Dear Mr. President: Judy Willis, M.D., M.Ed.

Ten Critical Points

1. Students in the U.S. need new skills for the coming century, not to be superior to students worldwide, but to be ready to collaborate with others on a global level to find creative solutions to problems now and in the future.

2. The current curriculum focus on memorizing isolated facts to pass standardized tests is inadequate preparation for the current time and the future. New information is being discovered and disseminated at a logarithmic rate and the facts as students learn them today may not be fully accurate or complete in the near future. Students need to know how to find accurate information and use critical analysis to assess the veracity/bias and current/potential uses of new information. These are the executive functions students need to develop and practice in school today, or they will be unprepared to find, analyze, and use the information of tomorrow.

In a global world of collaboration communication and tolerance (openness) to unfamiliar cultures and ideas will be the educational currency for the jobs and problems of the future. School needs to provide opportunities for collaboration and communication - first in the classroom and then beyond to develop these skills.

4. “The person who does not make any mistakes does not usually make anything." William Connor Magee. Nothing new or innovative is achieved without taking risks, making and testing predictions, and welcoming challenge. Assessment must go beyond standardized testing of rote memory and isolated facts so classrooms can become places of inquiry, student-centered discussions, making and testing predictions (hypotheses) with strong systems of support so students are willing to risk making mistakes as they construct knowledge.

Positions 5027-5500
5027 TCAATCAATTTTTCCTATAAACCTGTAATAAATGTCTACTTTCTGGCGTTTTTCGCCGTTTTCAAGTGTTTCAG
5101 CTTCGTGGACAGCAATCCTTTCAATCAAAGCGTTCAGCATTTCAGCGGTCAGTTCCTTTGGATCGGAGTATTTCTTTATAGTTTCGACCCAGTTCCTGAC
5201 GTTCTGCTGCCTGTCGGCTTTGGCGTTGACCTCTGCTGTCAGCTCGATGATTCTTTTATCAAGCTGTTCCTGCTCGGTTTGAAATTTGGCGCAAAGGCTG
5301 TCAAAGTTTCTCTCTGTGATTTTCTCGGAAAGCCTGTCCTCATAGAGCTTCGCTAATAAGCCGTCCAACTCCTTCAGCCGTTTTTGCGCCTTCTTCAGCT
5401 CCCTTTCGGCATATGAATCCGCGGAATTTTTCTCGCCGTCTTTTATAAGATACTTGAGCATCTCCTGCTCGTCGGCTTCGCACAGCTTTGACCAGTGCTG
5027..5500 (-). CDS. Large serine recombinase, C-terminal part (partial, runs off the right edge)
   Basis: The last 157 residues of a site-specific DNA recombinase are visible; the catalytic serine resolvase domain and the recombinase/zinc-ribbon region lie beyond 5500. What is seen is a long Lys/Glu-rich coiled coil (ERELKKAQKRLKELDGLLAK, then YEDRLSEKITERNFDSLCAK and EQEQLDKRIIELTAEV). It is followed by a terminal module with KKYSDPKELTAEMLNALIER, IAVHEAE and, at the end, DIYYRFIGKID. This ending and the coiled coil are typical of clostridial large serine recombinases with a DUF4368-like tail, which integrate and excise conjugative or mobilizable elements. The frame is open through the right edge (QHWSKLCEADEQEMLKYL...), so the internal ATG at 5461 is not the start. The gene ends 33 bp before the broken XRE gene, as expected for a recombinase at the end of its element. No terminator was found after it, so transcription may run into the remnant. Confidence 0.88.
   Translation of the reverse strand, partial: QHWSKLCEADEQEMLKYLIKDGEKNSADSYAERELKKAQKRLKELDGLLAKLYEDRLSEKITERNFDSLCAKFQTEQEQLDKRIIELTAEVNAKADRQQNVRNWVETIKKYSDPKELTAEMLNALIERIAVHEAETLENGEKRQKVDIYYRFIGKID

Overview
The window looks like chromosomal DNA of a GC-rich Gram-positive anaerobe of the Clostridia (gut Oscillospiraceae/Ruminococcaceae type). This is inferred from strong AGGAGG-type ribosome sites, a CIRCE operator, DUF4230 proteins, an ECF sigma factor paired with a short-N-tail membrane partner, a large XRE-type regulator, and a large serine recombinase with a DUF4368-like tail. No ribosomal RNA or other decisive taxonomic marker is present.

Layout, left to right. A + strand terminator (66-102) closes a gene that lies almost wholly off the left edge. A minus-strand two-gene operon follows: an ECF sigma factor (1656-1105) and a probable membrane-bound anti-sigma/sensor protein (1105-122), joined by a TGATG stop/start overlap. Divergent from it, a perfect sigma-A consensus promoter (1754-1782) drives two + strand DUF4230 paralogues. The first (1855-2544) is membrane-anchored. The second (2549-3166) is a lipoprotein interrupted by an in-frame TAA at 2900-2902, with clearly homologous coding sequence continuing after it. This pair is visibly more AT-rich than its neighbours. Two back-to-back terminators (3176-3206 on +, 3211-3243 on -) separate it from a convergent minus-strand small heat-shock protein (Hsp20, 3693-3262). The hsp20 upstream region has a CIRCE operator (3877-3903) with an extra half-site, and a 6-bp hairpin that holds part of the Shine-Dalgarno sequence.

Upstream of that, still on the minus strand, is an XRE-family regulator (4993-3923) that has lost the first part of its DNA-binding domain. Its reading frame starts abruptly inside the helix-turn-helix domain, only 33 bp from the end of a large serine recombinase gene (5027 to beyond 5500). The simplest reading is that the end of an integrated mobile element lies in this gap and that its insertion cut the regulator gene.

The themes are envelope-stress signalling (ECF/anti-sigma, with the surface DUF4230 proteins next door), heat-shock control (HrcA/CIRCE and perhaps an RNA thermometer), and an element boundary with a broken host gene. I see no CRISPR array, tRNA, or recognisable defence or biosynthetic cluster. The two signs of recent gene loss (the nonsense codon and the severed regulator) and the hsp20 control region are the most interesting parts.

5. Beyond differentiation to individualization. “Lower the Barriers, Not the Bar” Children are born with brains that want to learn and with different strengths and intelligences that can best empower their success. Students grow best through their strengths. Discovering their strengths and engaging in learning through interests stimulates the strongest neural circuits so the brain is preset for engagement and knowledge building. One size does not fit all in assessment and instruction. The current testing system and the curriculum that it has spawned is unidirectional and leaves behind the majority of students who do not do their best with the linear, sequential instruction.

6. Inspiration and engagement open the brain’s information filters to accept sensory input. In the absence of these qualities at the beginning of a unit of instruction the brain, at an unconscious level, does not admit the input that is not determined valuable to survival (personal relevance - right here and right now determines what gets through the brain’s first sensory intake filter). Planning with the goal in mind is neuro-logical.

7. React or Reflect? Unless stress is reduced sensory input from the environment goes to the reactive brain where the only “choices” at this unconscious level are fight, flight, or freeze. Stressors to the brain are not just imminent danger – the brain reacts to frustration and boredom through the involuntary, unthinking networks so input does not reach the higher reflective, cognitive, conscious brain.

8. New “learning” does not become permanent memory unless there is repeated stimulation of the new memory neural pathways. Students need to use what they learn repeatedly and in different, personally meaningful ways for short-term memory to become permanent knowledge that can be retrieved and used in the future.

9. Teach students (and educators) the Brain Owner’s Manual. The most important manual students and educators can read is the owner’s manual to their own brain. When we understand how our brains take in and store information, we hold the keys to operating our brains most successfully. Understanding that they can change their own brains and intelligence (neuroplasticity) builds students’ resilience and willingness to persevere through challenge and even failure.

Teaching is not brain surgery. It’s Harder. When teachers receive the recognition, status, and more of the autonomy I receive as a neurologist, we will attract the best and brightest to teaching and keep professional educators longer than the current five year average.